Higher board value through inflation

The SSGA survey, which looked at the impact of inflation on the behaviors of US clients, looked in particular at the value provided by advisors in a period of heightened volatility and uncertainty.

The results show that inflation-induced stress and anxiety influence investors’ behavior when it comes to short-term budgeting and committing to long-term financial goals.

Differences between generations

Customer reactions to inflation vary by age, the study also reveals. Thus, more than 40% of Gen Xers surveyed say they do not want to do business with an advisor to manage their finances.

This generation’s confidence in financial institutions has been eroded by several financial market crises. This is concerning, as this is the age group that will most benefit from the benefits of the upcoming wealth transfer, says Advisorpedia.

Advisors shouldn’t give up on developing relationships with this clientele, however, says Allison Bonds, head of private wealth management at SSGA. “They have the opportunity to cultivate trusting and collaborative relationships with Gen X clients, who want to stay involved in making their own investment decisions to a greater extent than other generations,” he said. she.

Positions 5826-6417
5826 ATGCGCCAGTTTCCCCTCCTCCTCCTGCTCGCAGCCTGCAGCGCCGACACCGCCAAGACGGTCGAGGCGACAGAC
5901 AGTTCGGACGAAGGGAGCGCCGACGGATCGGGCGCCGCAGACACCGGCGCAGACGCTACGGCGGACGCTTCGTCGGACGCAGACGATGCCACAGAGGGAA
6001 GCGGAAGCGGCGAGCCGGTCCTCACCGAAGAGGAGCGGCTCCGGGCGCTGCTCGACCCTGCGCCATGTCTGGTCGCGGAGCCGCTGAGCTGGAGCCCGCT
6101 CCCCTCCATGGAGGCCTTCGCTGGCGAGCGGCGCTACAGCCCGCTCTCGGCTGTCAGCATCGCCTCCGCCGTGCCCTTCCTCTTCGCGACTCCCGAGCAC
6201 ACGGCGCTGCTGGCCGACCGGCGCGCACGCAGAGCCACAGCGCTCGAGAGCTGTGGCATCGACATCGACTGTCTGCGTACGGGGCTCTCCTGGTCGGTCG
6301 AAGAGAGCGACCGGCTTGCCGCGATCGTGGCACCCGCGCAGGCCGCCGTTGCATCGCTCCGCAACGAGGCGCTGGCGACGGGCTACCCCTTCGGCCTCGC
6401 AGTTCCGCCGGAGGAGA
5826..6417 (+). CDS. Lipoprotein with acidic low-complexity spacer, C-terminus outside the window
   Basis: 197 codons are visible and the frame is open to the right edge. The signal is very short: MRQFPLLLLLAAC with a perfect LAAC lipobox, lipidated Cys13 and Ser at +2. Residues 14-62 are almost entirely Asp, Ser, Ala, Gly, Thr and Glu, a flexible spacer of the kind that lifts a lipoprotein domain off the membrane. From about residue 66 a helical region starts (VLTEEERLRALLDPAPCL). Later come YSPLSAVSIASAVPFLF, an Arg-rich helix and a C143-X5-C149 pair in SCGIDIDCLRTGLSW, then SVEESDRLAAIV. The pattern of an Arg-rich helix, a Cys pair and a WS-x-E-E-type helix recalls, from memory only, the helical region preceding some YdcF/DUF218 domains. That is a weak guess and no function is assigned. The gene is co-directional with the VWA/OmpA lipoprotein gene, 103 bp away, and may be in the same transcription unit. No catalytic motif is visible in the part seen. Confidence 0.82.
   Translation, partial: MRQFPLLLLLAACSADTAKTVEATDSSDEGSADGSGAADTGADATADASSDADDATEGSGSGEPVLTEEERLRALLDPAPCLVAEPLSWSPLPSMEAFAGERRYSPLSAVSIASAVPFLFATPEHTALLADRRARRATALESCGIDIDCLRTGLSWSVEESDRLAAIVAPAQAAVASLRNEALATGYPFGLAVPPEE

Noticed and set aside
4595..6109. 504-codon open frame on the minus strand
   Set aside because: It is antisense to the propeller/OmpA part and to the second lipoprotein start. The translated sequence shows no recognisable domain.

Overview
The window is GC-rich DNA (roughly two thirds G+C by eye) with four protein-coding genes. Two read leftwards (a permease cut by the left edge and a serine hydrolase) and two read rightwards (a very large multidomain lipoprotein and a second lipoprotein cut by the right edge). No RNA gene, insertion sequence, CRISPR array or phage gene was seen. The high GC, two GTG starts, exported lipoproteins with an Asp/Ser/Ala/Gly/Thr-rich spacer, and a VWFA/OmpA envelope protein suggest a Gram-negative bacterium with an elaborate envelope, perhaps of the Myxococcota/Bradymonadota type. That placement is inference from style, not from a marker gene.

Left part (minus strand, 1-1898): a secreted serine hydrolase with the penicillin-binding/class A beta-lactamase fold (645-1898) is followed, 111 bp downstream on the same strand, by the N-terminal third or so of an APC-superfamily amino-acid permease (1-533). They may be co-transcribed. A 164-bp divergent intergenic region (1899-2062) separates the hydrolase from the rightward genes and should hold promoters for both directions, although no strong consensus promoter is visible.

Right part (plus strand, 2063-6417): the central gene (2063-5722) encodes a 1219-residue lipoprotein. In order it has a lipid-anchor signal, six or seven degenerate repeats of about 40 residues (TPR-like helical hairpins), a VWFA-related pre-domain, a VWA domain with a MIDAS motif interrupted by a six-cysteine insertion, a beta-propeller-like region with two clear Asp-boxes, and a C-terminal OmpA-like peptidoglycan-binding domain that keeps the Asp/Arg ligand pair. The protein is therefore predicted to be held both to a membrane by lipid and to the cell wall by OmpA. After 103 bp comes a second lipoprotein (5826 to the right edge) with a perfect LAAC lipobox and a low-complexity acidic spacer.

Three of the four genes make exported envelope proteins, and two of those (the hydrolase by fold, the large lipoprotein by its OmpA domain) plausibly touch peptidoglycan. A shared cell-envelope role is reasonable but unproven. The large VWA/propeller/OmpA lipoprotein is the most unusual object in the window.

A window of opportunity

Millennials are more optimistic. The majority (63%) say they are confident of achieving their financial goals despite record inflation. Additionally, nearly two-thirds of millennials are inclined to work with professionals to achieve their financial goals.

More generally, a third of investors surveyed by the SSGA think now is a good time to invest. This figure rises to 47% among millennials.

According Advisorpediathese results could suggest that there is a window of opportunity for counselors who are open to adapting their approach according to the various generations and their concerns.

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